THE OTHER CAMINO
A BLOG ABOUT POSSIBILITIES
Actually, I had just unloaded two bags into the backseat of my car and was thinking, "Wasn't there a third bag?" when I heard you behind me, yelling, "Woman in the blue shirt!"
I turned and watched you coming toward me, but it still took a long moment for me to realize I was the woman in the blue shirt.
I'm sorry. Lately, my mind is always somewhere else.
But then you came closer, panting, and I realized that you were carrying my third bag, which contained a two-liter bottle of Diet Pepsi and a two-liter bottle of Diet Sierra Mist. I'm always slightly embarrassed when I'm confronted with the evidence of my diet soda addiction (cans, bottles, Big Gulp cups with massive red straws), and for a moment I actually considered saying that it wasn't my bag. But that's silly, because it was.
"You have got to be the fastest person I could possibly chase through a parking lot!" you said, still catching your breath. I am horrible at guessing ages, but I think you would qualify for a senior discount, and it was quite impressive to think that you had followed me all the way out the store, across the parking lot, and through the maze of parked cars, just to hand me what a well-meaning friend has termed "liquid cancer."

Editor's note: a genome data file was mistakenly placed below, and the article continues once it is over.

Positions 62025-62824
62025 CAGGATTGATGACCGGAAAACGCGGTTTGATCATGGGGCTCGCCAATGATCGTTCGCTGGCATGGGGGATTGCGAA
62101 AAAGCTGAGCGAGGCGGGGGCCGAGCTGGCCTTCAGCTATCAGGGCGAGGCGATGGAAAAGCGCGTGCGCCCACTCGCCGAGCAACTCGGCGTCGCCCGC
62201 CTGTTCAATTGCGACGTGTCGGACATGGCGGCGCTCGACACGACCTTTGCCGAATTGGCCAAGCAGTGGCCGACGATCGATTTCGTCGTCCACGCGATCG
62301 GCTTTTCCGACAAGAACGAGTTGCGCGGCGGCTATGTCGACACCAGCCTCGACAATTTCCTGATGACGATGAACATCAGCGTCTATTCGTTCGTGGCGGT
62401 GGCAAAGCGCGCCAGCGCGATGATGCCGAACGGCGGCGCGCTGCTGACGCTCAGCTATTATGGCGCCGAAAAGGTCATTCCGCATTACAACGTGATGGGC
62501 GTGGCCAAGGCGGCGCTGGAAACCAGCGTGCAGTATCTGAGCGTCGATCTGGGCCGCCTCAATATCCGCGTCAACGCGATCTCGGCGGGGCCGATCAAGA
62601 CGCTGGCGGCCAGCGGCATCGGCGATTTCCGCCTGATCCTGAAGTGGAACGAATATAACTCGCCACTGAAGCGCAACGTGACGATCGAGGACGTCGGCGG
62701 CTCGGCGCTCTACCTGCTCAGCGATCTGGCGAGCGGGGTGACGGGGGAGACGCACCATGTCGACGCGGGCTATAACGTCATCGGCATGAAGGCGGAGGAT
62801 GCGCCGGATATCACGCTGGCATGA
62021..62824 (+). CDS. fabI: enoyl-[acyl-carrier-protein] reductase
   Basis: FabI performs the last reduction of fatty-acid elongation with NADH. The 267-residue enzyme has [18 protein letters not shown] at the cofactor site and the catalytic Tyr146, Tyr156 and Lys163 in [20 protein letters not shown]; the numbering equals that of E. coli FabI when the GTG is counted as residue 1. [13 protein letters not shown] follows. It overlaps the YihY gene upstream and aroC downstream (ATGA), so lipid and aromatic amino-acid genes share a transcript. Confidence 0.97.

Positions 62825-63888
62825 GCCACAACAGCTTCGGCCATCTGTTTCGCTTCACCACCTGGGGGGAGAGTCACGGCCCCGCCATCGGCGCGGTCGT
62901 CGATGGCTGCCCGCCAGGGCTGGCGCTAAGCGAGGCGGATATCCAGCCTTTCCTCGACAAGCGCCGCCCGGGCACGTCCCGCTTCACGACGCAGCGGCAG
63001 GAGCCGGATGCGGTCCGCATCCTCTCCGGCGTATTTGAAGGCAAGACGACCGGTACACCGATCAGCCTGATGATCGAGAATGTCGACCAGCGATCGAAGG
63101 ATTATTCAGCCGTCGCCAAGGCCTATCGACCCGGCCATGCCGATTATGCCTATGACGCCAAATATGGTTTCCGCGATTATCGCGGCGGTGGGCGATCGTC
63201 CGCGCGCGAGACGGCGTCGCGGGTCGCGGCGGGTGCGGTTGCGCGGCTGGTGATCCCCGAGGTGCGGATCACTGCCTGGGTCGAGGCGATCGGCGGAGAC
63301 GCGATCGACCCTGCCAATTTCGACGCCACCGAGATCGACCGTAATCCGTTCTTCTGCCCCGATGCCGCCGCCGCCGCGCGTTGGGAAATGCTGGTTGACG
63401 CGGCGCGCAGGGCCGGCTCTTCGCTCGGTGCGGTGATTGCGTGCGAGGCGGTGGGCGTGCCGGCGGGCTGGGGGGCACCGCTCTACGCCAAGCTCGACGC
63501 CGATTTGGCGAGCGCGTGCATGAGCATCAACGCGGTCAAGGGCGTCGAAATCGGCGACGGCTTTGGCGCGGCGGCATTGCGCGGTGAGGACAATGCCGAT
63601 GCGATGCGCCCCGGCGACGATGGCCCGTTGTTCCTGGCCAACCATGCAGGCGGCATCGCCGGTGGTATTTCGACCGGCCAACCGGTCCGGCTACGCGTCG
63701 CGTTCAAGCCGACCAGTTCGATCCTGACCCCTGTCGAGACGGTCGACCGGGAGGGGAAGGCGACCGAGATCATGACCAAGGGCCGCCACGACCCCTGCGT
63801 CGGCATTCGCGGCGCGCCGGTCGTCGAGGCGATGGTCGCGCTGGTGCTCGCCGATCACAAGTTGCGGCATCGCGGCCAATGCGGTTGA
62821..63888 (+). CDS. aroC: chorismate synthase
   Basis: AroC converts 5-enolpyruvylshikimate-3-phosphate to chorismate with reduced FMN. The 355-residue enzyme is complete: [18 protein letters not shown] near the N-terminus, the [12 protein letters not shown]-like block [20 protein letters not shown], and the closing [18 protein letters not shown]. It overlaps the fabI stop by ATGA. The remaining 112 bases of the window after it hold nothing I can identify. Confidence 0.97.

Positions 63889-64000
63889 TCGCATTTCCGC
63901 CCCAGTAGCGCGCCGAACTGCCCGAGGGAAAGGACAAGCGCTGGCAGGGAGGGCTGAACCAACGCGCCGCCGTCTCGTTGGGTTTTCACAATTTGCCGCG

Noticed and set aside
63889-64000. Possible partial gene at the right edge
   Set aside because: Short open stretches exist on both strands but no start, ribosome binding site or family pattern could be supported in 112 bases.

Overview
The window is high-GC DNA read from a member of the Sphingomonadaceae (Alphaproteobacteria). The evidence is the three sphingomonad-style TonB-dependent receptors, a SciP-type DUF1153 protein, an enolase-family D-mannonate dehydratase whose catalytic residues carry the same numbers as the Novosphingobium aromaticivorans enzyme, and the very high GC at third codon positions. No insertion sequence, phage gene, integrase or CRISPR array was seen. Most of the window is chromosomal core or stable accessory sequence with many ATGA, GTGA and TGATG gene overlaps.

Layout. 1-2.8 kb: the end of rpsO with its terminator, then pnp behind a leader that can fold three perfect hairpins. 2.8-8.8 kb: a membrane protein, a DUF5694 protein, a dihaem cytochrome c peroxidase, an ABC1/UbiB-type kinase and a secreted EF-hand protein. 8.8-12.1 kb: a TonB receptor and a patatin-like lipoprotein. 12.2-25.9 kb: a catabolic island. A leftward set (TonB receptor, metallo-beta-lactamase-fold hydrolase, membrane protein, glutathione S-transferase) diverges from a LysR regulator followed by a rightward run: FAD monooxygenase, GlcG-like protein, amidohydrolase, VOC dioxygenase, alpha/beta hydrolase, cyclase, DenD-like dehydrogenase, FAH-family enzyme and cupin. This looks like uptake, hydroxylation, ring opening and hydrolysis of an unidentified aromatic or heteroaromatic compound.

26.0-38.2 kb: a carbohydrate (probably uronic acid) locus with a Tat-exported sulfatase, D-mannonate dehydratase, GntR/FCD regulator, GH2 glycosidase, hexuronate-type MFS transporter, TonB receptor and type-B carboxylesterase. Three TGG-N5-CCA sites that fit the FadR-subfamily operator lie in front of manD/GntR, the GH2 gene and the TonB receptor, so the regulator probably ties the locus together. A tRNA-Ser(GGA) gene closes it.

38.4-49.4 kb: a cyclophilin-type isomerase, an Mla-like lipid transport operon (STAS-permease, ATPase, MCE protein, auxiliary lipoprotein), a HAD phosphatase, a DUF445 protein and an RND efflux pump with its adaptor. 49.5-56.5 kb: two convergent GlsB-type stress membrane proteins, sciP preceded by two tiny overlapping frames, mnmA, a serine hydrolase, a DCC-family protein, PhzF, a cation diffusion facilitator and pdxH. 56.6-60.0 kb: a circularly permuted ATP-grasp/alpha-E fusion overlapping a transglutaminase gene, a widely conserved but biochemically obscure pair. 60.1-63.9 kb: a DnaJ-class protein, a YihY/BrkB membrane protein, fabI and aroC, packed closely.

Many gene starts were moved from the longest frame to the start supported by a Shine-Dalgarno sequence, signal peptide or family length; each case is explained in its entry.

I felt pretty bad, seeing how out of breath you were, because the truth is that I am not a fast person at all. Actually, I am slow. Ask my husband, or read this blog post. Or ask my former co-worker, who told me, after seven years as colleagues, that he "didn't know I could run."
"Thank you! That is so... wonderful," I told you. And it was. Just when I was starting to think that everyone in my city was a pothead gang-banging tagger with an obsence moniker, someone went and proved me wrong.
I wondered what the appropriate etiquette was for this situation. A profuse handshake? A cash reward? Split the profits? (No, you take the Sierra Mist... I insist.)
I settled with, "I really apprecate it," and you said, "No problem," and walked away, moving very slowly.
Anyway, you know that part. What you don't know is that I've decided to pay it forward. I am going to become, any day now, the sort of person who observes things carefully and steps in like a knight in shining armor (or a rather slow-walking woman in handmade Greek sandals) to save the day.
A Diet Soda Junkie
(aka, Woman in the Blue Shirt)
Paula Treick DeBoard